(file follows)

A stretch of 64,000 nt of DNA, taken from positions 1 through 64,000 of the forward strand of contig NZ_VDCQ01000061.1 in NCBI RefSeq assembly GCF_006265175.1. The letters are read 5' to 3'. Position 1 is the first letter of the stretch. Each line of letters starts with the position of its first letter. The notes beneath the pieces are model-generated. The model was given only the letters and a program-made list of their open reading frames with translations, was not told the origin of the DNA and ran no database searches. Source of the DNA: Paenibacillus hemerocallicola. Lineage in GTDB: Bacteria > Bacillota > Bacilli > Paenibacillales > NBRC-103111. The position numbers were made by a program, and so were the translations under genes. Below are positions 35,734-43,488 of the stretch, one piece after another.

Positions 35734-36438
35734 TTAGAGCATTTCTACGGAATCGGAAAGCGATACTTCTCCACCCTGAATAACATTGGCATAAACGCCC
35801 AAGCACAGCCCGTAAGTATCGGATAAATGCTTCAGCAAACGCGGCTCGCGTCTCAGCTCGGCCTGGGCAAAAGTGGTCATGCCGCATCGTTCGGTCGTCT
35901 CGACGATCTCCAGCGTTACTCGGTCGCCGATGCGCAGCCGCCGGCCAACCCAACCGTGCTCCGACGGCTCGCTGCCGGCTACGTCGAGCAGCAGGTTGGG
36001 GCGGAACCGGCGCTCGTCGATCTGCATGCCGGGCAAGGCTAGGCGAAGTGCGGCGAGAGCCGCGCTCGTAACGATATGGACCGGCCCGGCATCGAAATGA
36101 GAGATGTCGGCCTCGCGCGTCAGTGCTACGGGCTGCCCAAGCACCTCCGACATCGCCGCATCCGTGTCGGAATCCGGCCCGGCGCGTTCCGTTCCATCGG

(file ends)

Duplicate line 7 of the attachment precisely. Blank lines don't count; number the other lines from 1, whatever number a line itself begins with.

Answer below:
36101 GAGATGTCGGCCTCGCGCGTCAGTGCTACGGGCTGCCCAAGCACCTCCGACATCGCCGCATCCGTGTCGGAATCCGGCCCGGCGCGTTCCGTTCCATCGG